When we think of a "light" person it implies one who acts superficially and without patience, one who lacks seriousness and peace of mind.

If so, how can the Tanna tell us: "run like a deer.."?

The answer is found at the rest of the mishna - it depends on what is the goal. Every trait can be good if the goal is: "to do the will of your Father in Heaven".

If this is indeed the goal of a man, then all his traits are used for the good. Man's traits are like a utensil in his hand. He can use it for good or evil.

In the Shmonei Perakim (ch.4), the Rambam says that there are no good or bad traits. Every trait can be negative if one is excessive in it and every trait except for arrogance has some positive - provided one uses it in a proper way, for a good purpose, and in measured amount.

Thus character traits ar called "middot" (measures) in Hebrew - everything depends on how they are used and for what purpose.

"be brazen as a leopard" - a certain amount of brazenness is needed to fulfill torah and and mitzvot properly. However, we must remember that brazenness is a negative trait. It needs to be used only for the purpose of "to do the will of your Father in Heaven".

In the Talmud: "why was the torah given to Yisrael? Because they are brazen" (Beitzah 25b).
Rashi there explains: "the torah was given to them so they toil in it thereby weakening their strength and submitting their hearts".

Brazenness is a negative trait to such an extent that in order to submit it alone it was necessary to give the torah!

Therefore, after the mishna mentioned brazenness in a positive way ("be brazen as a leopard.."), the Tanna informs us how severe this trait is when not employed for the sake of Heaven: "the brazen faced to Gehinom".

A man who is brazen faced, chatzuf and of hardened forehead, at first he speaks against those greater than him. Afterwards against his parents, against the upbringing he received, and so on, until he casts off himself all values.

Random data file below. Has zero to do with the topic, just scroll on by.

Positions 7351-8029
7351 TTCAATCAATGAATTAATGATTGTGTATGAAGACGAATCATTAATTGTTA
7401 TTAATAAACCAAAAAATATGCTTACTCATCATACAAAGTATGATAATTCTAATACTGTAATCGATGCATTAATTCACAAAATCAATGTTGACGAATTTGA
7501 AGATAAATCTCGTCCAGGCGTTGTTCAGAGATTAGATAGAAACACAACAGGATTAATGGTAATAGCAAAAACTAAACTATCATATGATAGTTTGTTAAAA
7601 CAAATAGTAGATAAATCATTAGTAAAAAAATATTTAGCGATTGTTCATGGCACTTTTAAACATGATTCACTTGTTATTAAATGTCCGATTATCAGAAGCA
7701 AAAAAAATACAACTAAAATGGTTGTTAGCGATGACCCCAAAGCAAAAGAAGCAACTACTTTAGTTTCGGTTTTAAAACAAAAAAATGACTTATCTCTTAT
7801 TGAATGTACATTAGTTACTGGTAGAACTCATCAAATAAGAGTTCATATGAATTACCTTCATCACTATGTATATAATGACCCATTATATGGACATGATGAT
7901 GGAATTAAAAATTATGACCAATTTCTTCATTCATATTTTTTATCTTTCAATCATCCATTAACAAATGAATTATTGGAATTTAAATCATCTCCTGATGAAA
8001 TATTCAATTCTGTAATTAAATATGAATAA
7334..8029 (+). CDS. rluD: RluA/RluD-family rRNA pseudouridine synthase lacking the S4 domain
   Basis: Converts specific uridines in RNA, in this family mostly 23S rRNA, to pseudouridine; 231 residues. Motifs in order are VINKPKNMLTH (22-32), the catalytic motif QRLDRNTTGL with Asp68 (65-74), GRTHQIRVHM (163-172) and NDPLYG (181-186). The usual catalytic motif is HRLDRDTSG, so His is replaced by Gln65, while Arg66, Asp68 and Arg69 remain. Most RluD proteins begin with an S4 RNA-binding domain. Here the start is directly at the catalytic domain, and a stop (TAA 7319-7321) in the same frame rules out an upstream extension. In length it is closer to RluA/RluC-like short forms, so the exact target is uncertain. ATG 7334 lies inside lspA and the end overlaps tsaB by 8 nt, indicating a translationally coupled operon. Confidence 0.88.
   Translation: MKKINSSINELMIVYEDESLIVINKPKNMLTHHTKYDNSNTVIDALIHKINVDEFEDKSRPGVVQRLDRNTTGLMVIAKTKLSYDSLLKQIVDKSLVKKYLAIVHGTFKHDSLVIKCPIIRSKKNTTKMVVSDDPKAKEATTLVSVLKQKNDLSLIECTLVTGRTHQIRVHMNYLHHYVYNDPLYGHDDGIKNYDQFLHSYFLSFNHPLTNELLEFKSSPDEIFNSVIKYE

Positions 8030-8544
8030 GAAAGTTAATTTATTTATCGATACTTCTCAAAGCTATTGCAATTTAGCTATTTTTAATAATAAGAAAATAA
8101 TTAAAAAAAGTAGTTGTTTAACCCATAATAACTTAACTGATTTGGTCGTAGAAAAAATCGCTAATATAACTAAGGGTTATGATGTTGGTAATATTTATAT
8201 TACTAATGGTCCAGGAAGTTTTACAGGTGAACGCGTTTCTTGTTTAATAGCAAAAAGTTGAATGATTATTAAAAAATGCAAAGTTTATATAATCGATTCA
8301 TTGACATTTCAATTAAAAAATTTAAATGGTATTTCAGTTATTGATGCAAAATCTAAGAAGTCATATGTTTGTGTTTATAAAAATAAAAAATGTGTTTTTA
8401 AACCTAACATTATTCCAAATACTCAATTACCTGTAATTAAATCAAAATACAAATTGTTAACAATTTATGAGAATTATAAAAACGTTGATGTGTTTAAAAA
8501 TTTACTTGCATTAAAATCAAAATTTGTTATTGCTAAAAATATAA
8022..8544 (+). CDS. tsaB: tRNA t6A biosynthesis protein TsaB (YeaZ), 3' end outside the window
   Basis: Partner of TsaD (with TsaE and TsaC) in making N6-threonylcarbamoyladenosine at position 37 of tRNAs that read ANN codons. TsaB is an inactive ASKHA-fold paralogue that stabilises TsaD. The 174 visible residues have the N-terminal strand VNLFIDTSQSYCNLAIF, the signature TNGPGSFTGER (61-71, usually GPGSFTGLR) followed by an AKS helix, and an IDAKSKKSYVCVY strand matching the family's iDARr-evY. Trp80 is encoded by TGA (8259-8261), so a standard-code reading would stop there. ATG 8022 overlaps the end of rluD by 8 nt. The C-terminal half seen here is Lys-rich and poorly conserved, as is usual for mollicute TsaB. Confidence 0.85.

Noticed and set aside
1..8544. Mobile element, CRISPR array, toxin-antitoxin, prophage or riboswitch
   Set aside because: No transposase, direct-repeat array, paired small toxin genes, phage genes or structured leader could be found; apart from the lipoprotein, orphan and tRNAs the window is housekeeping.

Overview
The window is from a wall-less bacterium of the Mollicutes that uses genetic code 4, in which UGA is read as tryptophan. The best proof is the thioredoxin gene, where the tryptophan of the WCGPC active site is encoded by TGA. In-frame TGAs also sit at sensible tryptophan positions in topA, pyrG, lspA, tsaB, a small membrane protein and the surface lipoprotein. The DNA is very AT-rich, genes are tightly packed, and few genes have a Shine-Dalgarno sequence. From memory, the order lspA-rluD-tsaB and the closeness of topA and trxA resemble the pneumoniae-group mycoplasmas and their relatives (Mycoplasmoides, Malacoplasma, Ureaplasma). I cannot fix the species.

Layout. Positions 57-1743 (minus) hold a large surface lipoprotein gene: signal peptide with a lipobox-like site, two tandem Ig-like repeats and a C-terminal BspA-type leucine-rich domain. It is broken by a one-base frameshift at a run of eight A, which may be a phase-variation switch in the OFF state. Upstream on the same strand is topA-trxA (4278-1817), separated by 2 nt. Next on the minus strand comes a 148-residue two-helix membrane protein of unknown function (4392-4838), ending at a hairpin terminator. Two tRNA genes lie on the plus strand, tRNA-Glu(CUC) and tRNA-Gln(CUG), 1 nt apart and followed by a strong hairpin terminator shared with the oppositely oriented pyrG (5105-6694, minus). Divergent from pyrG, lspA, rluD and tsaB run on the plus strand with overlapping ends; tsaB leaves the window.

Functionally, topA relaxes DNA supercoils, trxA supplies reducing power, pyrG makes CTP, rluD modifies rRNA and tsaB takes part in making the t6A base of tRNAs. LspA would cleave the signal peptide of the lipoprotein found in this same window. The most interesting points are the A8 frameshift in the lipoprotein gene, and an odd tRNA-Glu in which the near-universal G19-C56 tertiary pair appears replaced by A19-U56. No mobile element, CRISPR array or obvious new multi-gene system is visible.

With this reprehensible trait, he amasses for himself many sins. He stumbles from one trouble to another and in the end, he brings himself to Gehinom.

The Meiri explains how deep is the fall of the brazen faced person. At first he is brazen faced against a few mitzvot. When people come to rebuke him, he is brazen faced towards his rebukers. He refuses to hear or accept mussar under any circumstances. As a consequence of this, he develops hatred against his rebukers and sees them as his enemies.

Through this, he is disgusted by their ways - the good and correct way. Instead, he turns to corrupt ways and from there the path goes straight to Gehinom...

Rather, the proper way is as the Tiferet Yisrael said: "regarding your inner self, be brazen as a leopard to overcome the yetzer hara in you. But beware not to be brazen faced towards other people, especially those greater than you".

Brazenness should not be used on the outside. For one who is brazen faced towards one greater than himself will habituate in this until in the end he will also be brazen faced against the holy torah and thus inherit Gehinom.
Chida, Devarim Achadim, Drush 16 - "the shame faced to Gan Eden" - to be abashed of his sins and to be abashed of G-d who gazes at him, to not do against His will.